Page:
“For forever and a day, I shall chase that white whale.” – Captain Ahab, “Moby Dick”
Had Captain Ahab worked in public relations instead of whaling, his quote may have referred to securing the elusive, top-tier national coverage that so many clients seek.
Everyone wants to see their name in valued news outlets such as The New York Times, The Washington Post and The Wall Street Journal. Unfortunately, those seeking this coverage don’t always know how to get there.
That doesn’t stop PR professionals from trying. We can be downright dogged in our pursuit of the great white whale. But often, pitching national media can seem like embarking on a round of cold calls, with a slim likelihood of success.
This is not to say you can’t be successful. Building relationships with national media requires preparation and effort. You must first establish familiarity to cultivate these relationships.
Here are a few tips that can help build relationships with national journalists and media, the white whale of PR.
It may seem simple but must never be overlooked: Journalists are people, and you must consider their interests and needs. Do your part to know and understand the media to whom you pitch. Familiarize with their outlet, their target audience, and the topics on which they’re writing. Before reaching out, ask yourself, “Why should they care about this news?” Be meticulous with news distribution; sharpen your press list accordingly to focus on journalists who cover topics that are hyper-relevant to your client and their specialty area. The extra legwork will make for an ideal fit and a win-win situation for all parties involved.
Like anyone else, journalists are busy people with loaded calendars. National media already have their list of stories to work on and hordes of folks fighting for their attention. When pitching news, allow time for journalists to digest the information and run it by their editors, should they need story approval. Remember: It’s their job to be ahead of a news story. Helping them anticipate what’s in the pipeline can help them plan for covering relevant news stories as they happen. Do your part as a PR professional to stay on top of news trends to inform relevant pitches. A heads-up in advance is unlikely to go unappreciated, and your effort to stay ahead of the curve will position you as a valued resource.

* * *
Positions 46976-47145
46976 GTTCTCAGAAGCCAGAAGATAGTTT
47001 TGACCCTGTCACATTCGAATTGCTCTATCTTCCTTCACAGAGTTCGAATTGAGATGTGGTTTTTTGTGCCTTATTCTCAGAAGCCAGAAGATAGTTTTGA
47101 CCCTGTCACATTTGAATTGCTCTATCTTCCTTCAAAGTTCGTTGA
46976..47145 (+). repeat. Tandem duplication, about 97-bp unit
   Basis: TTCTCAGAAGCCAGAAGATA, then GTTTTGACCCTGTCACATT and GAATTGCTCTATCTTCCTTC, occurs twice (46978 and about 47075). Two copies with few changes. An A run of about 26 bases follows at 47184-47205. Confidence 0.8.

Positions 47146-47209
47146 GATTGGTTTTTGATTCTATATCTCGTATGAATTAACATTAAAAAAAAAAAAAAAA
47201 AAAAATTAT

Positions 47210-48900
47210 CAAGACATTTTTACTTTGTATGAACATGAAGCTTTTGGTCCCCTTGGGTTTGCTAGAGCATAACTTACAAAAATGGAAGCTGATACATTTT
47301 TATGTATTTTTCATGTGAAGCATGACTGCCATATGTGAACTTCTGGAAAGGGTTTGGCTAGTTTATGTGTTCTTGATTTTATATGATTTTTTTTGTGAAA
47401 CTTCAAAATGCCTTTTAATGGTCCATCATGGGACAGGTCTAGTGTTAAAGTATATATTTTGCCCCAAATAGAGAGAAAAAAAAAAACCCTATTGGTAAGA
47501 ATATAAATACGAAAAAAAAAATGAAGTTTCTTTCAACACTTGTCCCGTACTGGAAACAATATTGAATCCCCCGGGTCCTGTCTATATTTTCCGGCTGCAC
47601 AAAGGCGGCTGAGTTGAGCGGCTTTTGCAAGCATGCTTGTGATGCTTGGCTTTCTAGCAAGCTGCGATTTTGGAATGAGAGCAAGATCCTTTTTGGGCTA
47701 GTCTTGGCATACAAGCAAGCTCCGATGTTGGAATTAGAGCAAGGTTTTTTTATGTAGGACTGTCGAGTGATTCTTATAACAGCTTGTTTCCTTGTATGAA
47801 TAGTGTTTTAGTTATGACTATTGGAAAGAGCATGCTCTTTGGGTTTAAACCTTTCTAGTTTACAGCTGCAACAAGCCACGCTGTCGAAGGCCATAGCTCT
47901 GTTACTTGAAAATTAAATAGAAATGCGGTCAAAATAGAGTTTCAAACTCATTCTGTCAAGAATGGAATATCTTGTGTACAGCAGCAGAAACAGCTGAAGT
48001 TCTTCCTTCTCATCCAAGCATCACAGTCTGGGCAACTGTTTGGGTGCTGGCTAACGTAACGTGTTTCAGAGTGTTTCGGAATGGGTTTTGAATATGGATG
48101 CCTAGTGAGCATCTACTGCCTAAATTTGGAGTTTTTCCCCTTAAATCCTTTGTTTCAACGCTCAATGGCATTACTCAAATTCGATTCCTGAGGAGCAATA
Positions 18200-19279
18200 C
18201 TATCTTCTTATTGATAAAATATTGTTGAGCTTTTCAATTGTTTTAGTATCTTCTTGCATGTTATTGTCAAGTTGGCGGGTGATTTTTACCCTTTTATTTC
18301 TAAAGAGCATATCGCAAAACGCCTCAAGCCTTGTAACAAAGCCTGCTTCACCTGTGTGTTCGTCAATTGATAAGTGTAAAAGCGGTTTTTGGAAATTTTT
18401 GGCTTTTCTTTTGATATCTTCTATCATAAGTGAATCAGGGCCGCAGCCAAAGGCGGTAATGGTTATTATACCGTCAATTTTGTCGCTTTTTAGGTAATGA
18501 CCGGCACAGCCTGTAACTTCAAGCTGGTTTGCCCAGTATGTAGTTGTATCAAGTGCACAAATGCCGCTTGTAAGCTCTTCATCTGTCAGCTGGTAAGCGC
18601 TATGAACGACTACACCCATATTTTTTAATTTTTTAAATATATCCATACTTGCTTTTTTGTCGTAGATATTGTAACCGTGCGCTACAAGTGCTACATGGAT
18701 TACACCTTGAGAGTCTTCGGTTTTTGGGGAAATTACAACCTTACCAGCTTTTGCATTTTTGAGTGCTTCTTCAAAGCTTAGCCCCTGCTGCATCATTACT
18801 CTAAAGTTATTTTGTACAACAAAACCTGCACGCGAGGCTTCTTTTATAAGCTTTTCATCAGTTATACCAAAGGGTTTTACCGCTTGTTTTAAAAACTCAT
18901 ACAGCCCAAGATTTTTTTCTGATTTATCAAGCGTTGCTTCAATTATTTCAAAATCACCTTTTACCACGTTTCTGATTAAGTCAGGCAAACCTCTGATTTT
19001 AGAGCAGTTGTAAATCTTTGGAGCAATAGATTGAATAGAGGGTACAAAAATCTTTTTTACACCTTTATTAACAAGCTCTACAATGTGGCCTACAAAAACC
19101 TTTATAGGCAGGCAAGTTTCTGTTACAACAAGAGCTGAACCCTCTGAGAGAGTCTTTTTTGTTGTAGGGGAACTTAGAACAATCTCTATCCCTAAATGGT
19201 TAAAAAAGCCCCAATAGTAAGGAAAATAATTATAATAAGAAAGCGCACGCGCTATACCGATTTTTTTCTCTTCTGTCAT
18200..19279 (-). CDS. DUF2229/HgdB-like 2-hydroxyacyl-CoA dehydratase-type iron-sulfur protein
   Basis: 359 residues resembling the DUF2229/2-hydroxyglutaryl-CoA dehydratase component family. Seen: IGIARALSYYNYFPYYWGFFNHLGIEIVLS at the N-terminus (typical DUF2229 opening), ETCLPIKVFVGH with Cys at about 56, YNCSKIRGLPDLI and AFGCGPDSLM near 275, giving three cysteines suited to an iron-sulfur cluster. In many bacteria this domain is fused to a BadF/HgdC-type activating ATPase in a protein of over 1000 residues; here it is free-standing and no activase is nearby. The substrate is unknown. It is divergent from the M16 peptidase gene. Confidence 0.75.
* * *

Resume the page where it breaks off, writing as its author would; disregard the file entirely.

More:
In the age of social media, there are many ways to put yourself on a journalist’s radar. Leverage social channels to your advantage to like, share, and comment on news stories or posts from journalists you follow. Sometimes, this can result in organic networking or relationship-building. If you land coverage, make sure to promote the article accordingly across your social channels. A simple story-share can go a long way toward building stronger relationships with media.
Media resources are indeed dwindling, but this doesn’t mean journalists are desperate for content. Above all else, journalists value quality news. When pitching stories, bring quality ideas to the table that are relevant to their audience and newsworthy. Provide as many components as you can to help them build a news story, such as good quotes and images or infographics to run with a potential article. Take steps on your end to make their job easier; it can only help your chances in securing that valued coverage.
Maintaining successful media relations requires effort. Devote time each week to media engagement. Once you’ve landed a successful pitch, try to keep an ongoing cadence of correspondence with the journalist approximately every month. Maybe you’ll have more news to pitch, or perhaps you want to comment on a story a journalist wrote that you enjoyed. Thank them for pitches they accept but also engage on those they reject. Make sure they know you’re available as an expert resource for upcoming stories.
Any successful relationship requires work. As PR professionals, we can only secure valued coverage by showing the journalists we rely on that we value their time and energy through dedicated preparation and engagement. By adhering to a few simple steps, the pursuit of top-tier coverage can become much less daunting and more likely to succeed.Tags: anticipate, building relationships, engagement, importance of planning, Journalists, Know your audience, media relationships, national media, national publications, New York Times, pitching, quality, Reporters, Social media, strategic planning, Wall Street Journal, Washington Post